For some, Black History Month takes a backseat to Valentine’s Day and other holidays in February, but for Millersville University’s Center for Student Involvement and Leadership (CSIL) as well as the Millersville’s Black Student Union (BSU), it means a time for celebrating the rich history of African American people and their achievements.
Black History Month, also known as National African American History Month, was created by Carter G. Woodson, one of the first African Americans to receive a doctorate from Harvard, who dedicated his life to the field of African American history.
It was originally titled Negro History Week and like the name says, was only a week long. Woodson hoped to raise awareness of African American’s contributions to civilization and founded the Association for the Study of Negro Life and History. The first Negro History Week was celebrated in February 1926 during the same week as the birthdays of President Abraham Lincoln and Frederick Douglass.
Unfortunately, Woodson passed away in 1950 and did not live to see Negro History Week expand to the full month of February. However, he did accomplish raising awareness and made the study and celebration of African American history a permanent fixture of our culture.
In 1976, the first year Black History Month was celebrated, President Gerald R. Ford urged Americans to “seize the opportunity to honor the too-often neglected accomplishments of black Americans in every area of endeavor throughout our history.”
In honor of this grand tradition, CSIL and BSU sponsored the Black History Month Open Mic Night, where students would be encouraged to give a performance relating to Black History Month. The performance could be a dance, an art demonstration, a reflection, a soliloquy, a poem, a comedy, etc.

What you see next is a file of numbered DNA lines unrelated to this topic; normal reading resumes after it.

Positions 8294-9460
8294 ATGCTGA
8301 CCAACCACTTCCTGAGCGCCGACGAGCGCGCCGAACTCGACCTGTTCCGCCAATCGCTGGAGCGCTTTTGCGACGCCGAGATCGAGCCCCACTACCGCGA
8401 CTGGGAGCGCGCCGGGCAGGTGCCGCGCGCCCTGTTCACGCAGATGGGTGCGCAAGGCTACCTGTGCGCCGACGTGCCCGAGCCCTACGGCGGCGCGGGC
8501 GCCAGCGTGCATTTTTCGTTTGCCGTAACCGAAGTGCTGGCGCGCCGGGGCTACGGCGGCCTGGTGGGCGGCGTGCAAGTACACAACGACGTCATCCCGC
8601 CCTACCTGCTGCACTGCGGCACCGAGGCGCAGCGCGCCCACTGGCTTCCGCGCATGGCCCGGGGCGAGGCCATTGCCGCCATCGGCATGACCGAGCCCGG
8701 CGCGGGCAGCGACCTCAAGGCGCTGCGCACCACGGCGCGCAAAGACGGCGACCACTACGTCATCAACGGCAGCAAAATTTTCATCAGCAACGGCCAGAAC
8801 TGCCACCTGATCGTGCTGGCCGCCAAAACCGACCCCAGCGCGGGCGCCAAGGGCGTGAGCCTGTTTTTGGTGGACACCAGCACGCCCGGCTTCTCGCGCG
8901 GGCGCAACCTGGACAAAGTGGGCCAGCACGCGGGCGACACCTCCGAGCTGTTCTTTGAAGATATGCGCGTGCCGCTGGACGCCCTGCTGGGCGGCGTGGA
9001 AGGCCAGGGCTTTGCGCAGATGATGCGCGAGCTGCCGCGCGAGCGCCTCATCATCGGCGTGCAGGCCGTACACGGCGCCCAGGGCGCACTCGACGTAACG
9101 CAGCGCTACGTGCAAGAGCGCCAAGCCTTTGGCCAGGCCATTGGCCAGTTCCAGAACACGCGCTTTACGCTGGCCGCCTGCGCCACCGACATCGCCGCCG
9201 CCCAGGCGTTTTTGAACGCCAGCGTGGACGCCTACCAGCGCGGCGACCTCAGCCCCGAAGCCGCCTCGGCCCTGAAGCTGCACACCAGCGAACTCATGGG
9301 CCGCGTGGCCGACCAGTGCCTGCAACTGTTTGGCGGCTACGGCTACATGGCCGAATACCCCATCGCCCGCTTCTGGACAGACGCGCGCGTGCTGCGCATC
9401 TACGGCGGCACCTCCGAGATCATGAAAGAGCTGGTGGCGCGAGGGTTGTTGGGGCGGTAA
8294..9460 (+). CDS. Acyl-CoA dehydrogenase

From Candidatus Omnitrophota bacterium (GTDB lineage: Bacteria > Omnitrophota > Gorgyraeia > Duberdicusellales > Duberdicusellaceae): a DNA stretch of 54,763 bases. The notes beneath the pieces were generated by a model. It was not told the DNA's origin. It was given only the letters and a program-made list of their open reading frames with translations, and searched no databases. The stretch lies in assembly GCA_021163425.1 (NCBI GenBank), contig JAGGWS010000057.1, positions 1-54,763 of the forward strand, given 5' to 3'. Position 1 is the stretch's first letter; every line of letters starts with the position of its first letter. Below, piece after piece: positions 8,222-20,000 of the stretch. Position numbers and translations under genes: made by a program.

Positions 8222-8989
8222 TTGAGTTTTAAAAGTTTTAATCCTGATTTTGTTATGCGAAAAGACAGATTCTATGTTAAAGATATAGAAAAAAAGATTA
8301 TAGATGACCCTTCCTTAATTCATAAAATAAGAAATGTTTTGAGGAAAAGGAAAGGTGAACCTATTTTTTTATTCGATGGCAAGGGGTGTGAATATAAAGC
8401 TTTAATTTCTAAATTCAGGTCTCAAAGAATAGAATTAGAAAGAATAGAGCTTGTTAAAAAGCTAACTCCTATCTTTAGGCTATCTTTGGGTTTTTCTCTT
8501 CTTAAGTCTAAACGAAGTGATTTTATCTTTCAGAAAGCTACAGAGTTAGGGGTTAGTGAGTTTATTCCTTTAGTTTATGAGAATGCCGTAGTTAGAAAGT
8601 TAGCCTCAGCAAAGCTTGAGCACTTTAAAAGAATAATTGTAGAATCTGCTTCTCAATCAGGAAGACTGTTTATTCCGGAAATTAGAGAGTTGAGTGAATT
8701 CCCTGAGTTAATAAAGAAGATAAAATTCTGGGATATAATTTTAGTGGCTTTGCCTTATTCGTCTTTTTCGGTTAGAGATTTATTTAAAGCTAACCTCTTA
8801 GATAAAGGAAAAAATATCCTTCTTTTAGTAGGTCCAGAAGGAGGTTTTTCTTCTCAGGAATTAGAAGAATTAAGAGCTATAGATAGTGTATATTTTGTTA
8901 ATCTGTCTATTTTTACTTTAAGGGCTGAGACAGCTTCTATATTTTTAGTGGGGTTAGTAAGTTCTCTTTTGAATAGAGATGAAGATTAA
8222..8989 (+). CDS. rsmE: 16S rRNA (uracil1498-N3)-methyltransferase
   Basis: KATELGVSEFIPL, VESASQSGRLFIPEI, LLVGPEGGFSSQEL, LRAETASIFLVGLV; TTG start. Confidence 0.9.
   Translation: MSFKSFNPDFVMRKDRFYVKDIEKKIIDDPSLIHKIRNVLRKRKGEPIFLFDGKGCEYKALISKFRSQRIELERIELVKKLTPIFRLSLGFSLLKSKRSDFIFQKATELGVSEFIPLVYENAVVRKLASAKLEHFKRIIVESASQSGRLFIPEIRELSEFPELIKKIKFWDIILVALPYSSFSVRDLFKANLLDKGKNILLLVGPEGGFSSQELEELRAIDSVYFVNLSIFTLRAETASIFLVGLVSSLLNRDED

Unfortunately, due to weather conditions, the performers were unable to attend. Instead, CSIL graduate assistant Jesse Fraser entertained his audience with trivia questions like these: “Which city elected the first African American Mayor in 1967?” The answer is Cleveland.
“During the Berlin Olympic Games in 1936, which African American athlete won four gold medals proving to the Nazi’s and people everywhere that there was no such thing as an inferior race?” That athlete was Jesse Owens.
Keeping with the spirit of Black History Month, students in attendance were encouraged to introduce themselves and explain what Black History Month meant to them. “To me, it’s a time to celebrate our culture and the people who’ve struggled in the past to make this happen for us,” says Lashaunta Smith.
Brittany Pammer agrees. “We’re looking at the legacy of African Americans, at the struggle they went through to make us more than second class citizens and celebrating how far we’ve come.”
We all have come a long way and will continue to move forward. Next month, CSIL hopes to have an event celebrating women’s history. Check out the Get Involved site for more information.